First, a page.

Golf legend Pak hosts junior event
“This is just the beginning, and I’ll take it slowly from here,” Pak said in an interview Monday at Butte Creek Country Club in Chico, the site of the inaugural Se Ri Pak Junior Championship.
This is Pak’s first tournament with the American Junior Golf Association (AJGA), but the World Golf Hall of Famer has already been hosting a couple of Korean events - Se Ri Cup Junior Championship and Se Ri Pak Invitational on the Korea LPGA Tour.
“It’s a dream of all players to host tournaments bearing their own names,” said the 39-year-old, who retired last year. “And I have even higher expectations for this event because it will be played in the United States, where I spent my playing career.”
The AJGA approached Pak last year about ways to grow junior golf in the United States. When Pak told the AJGA that it should open the doors to international players, the organization recommended Pak host a new tournament.
With Pak as the host, three Korean players entered the competition without having to go through qualification.
Since Korean junior players have few opportunities to compete at AJGA events, Pak is hoping to bring more youngsters from her home country on board next year.
It was also Pak’s idea to invite players from nine different countries, including China, Germany and the Czech Republic.
“I wanted to create a stage where young golfers could learn about different cultures and make friends from different countries,” Pak said. “When I was playing, I felt it was too late to do that as a pro.”
Pak, who counts five majors among her 25 LPGA titles, said she didn’t realize until recently how much influence she’d had on young golfers around the world. Pak has long been seen as a pioneer for Korean women’s golf, an icon who inspired an entire generation of girls to pick up the sport.
“I now have a sense of responsibility,” Pak added. “And the more tournaments I host, the more confident I’ve become. But I’ve not done this alone. A lot of people have helped me along the way.”
In her post-playing career, Pak, in addition to being a tournament host, has also dabbled in broadcasting, and she was the women’s team head coach at last year’s Rio de Janeiro Summer Olympics.’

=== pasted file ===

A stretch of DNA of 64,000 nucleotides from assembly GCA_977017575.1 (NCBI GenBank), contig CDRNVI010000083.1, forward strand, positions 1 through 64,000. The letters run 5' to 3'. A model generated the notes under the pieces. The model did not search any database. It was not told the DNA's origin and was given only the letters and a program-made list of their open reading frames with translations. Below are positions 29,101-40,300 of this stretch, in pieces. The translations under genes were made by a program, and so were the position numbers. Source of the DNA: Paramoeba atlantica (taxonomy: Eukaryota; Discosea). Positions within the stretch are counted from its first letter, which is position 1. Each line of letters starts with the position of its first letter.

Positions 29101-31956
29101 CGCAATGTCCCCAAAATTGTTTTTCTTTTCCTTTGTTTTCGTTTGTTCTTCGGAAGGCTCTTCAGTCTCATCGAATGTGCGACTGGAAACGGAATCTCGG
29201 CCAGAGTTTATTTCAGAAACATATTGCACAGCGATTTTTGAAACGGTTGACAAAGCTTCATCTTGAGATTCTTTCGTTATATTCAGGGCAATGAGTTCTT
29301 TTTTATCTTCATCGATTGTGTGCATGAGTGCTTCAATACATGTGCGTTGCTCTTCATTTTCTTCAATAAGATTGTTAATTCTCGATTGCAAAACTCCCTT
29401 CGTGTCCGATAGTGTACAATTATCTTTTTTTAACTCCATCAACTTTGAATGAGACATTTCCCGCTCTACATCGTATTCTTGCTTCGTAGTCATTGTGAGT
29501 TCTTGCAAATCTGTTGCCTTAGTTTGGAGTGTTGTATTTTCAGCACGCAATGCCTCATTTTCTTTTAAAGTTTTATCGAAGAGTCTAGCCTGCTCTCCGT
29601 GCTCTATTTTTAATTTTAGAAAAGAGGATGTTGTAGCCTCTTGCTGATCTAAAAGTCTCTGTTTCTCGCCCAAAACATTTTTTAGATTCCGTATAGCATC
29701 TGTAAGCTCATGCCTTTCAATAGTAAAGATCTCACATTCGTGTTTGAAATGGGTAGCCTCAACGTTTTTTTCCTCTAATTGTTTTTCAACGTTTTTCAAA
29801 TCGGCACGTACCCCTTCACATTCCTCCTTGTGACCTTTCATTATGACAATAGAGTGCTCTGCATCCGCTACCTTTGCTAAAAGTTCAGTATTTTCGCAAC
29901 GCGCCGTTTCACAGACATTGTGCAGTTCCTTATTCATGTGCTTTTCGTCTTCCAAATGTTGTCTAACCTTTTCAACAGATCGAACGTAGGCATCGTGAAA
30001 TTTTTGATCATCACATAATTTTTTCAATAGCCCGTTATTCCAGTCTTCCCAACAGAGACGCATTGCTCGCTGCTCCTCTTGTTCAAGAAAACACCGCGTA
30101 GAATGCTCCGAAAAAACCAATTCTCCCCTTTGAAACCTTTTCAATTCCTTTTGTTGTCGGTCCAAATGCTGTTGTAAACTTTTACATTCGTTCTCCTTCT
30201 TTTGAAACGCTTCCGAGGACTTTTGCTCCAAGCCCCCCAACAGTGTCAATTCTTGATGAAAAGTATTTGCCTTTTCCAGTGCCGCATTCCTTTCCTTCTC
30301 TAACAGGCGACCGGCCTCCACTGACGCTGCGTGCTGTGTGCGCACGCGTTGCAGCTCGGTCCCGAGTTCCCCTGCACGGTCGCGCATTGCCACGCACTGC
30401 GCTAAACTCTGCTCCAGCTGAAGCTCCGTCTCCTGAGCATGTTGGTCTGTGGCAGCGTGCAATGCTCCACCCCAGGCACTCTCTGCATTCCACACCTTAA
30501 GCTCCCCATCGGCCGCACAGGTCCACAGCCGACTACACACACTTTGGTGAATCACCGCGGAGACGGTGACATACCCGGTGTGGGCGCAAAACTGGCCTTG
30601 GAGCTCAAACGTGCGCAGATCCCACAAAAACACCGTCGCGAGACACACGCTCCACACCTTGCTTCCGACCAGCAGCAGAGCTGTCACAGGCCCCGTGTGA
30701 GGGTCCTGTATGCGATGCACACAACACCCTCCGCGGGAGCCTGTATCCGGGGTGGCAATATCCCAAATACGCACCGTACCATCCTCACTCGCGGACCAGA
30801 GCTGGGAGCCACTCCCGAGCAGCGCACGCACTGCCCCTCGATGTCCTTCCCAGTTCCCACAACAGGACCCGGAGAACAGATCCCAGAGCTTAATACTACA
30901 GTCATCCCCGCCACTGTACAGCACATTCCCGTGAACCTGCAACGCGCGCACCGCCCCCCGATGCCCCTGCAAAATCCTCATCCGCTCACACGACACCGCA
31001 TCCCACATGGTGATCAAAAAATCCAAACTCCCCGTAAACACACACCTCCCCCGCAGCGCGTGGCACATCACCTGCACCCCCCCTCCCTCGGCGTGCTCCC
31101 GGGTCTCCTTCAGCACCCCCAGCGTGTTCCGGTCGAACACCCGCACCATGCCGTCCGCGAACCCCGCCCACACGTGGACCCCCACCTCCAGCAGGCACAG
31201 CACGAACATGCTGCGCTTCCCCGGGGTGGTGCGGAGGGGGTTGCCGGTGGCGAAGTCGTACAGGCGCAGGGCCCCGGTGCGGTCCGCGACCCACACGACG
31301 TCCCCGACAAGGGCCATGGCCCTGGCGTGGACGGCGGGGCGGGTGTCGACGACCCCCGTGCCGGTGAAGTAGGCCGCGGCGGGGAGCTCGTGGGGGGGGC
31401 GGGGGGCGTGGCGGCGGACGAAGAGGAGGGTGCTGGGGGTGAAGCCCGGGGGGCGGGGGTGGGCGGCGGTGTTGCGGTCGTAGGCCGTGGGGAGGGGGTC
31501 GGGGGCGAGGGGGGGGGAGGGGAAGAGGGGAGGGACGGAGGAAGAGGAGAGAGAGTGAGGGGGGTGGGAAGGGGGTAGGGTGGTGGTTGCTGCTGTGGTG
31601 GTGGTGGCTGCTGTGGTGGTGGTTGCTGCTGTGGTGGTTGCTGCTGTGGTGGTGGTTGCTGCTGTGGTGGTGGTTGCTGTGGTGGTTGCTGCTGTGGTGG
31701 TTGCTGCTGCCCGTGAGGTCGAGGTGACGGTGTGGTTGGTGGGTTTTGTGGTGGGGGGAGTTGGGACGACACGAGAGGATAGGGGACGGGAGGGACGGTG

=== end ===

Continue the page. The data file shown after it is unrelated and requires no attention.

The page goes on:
“All three roles have been interesting, but I really want to focus on hosting tournaments,” she said. “Like Arnold Palmer and Jack Nicklaus, I’d like to see a tournament bearing my name become a prestigious event. If I take it one step at a time, I am sure I’ll get there.”
Pak said her glowing resume as a player can be a double-edged sword, because it has only heightened people’s expectations of her as a host.
“As a player, I only had to worry about playing well for myself,” she said. “But there are so many other things to deal with when you’re hosting a tournament. And you have to cooperate with other people, which makes the job even more difficult. But I never slacked off as a player, and I am not about to do that now.”
Pak said young prospects often come up to her for advice, and she said it’s important for them to take better care of themselves.
“When you’re having a hard time, you should let it all out and tell people. That way, you’ll be able to enjoy a long career,” Pak said. “When I was playing, I just kept my head down and suppressed all my feelings. If I’d been easier on myself, I think I would still be competitive on the LPGA Tour today.”
Asked if she missed playing golf, Pak laughed and said, “Not at all, because I put everything on the line while I was playing.”
She offered one final bit of advice for junior golfers in her field.
“I’d like to tell them to feel envious of others but never feel jealous,” she said. “If you’re envious of other players, you’ll recognize things you can learn from them. But if you’re jealous, you’ll only see negative things. Even though golf is an individual sport, you still have to respect other players and have good manners.”